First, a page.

higher-titer antibodies. BYETTA-treated patients had similar incidence
between antibody-positive and antibody-negative patients (5.8% vs 7.0%).
Small, asymptomatic, subcutaneous injection-site nodules are seen with the
use of BYDUREON.
*Oral Medications: BYDUREON slows gastric emptying and can reduce the rate
of absorption of orally administered drugs. Use with caution with oral
*Warfarin: Postmarketing reports with exenatide of increased international
normalized ratio (INR) sometimes associated with bleeding with concomitant
use of warfarin. Monitor INR frequently until stable upon initiation or
alteration of BYDUREON.
Use in Specific Populations
*Pregnant and Nursing Women: Based on animal data, BYDUREON may cause fetal
harm and should be used during pregnancy only if the potential benefit
justifies the potential risk to the fetus. To report drug exposure during
pregnancy call 1-800-633-9081. When administered to a nursing woman, a
decision should be made whether to discontinue nursing or to discontinue
*Pediatric Patients: Use in pediatric patients is not recommended as safety
and effectiveness have not been established.
Please click here for US Full Prescribing Information for BYDUREON (exenatide
extended-release for injectable suspension) 2 mg, including Boxed WARNING
regarding risk of thyroid C-cell tumors, and click here for Medication Guide.
About GLP-1 Receptor Agonists
An agonist is a molecule, such as a drug or a hormone, which binds to a
receptor of a cell and triggers a response by that cell. A glucagon-like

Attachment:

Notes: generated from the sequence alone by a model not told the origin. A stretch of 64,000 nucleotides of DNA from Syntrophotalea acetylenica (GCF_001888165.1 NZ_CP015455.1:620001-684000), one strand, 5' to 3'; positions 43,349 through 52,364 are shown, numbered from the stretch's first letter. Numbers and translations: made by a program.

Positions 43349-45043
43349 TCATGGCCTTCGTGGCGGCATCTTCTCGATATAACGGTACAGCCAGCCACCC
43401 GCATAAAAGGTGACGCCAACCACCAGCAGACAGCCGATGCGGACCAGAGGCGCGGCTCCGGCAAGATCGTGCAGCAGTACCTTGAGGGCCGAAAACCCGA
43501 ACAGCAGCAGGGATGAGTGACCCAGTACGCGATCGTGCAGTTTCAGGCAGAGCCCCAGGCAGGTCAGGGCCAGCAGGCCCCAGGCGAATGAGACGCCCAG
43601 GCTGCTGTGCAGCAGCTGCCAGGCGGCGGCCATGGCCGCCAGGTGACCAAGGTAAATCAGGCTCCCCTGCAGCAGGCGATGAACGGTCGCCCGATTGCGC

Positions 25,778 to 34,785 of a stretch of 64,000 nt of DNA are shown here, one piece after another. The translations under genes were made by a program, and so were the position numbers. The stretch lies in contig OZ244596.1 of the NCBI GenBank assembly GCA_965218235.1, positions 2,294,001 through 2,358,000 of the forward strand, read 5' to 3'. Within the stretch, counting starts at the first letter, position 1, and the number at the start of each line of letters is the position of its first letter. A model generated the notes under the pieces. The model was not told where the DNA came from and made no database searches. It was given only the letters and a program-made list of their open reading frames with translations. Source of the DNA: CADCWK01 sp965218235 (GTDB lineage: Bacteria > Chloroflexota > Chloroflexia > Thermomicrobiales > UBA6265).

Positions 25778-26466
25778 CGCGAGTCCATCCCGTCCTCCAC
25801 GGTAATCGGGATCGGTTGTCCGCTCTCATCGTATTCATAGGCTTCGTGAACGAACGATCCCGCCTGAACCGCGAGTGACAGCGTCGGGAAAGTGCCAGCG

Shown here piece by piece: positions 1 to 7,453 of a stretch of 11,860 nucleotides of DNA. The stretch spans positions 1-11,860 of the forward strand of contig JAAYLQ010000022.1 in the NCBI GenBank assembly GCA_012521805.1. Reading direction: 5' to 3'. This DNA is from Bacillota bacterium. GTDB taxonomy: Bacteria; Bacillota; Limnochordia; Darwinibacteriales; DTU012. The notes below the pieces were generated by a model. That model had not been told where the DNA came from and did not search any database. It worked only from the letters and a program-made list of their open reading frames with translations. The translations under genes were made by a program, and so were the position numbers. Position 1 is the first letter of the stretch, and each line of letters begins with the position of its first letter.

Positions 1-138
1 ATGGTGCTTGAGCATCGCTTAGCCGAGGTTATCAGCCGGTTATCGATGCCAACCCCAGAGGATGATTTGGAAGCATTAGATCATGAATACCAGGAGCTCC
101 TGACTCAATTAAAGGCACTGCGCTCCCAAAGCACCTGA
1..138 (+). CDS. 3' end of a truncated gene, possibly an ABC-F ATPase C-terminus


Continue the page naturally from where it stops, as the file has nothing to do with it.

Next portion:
peptide-1 (GLP-1) receptor agonist binds to and activates the GLP-1 receptor,
which exhibits multiple anti-hyperglycemic actions.
About Type 2 Diabetes
Diabetes is estimated to affect 25.8 million people in the U.S.and more than
382 million people worldwide.The prevalence of diabetes is projected to reach
more than 592 million people worldwide by 2035.Type 2 diabetes accounts for
approximately 90-95 percent of all cases of diagnosed diabetes.^Type 2
diabetes is a chronic disease characterized by pathophysiologic defects
leading to elevated glucose levels. Over time, this sustained hyperglycemia
contributes to further progression of the disease.Significant unmet needs
still exist, as many patients remain inadequately controlled on their current
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Andrew Davis, 215-542-3378
Michele Meixell, 302-885-2677
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Anthony Brown, 44-20-7604-8067
Jens Lindberg, 44-20-7604-8414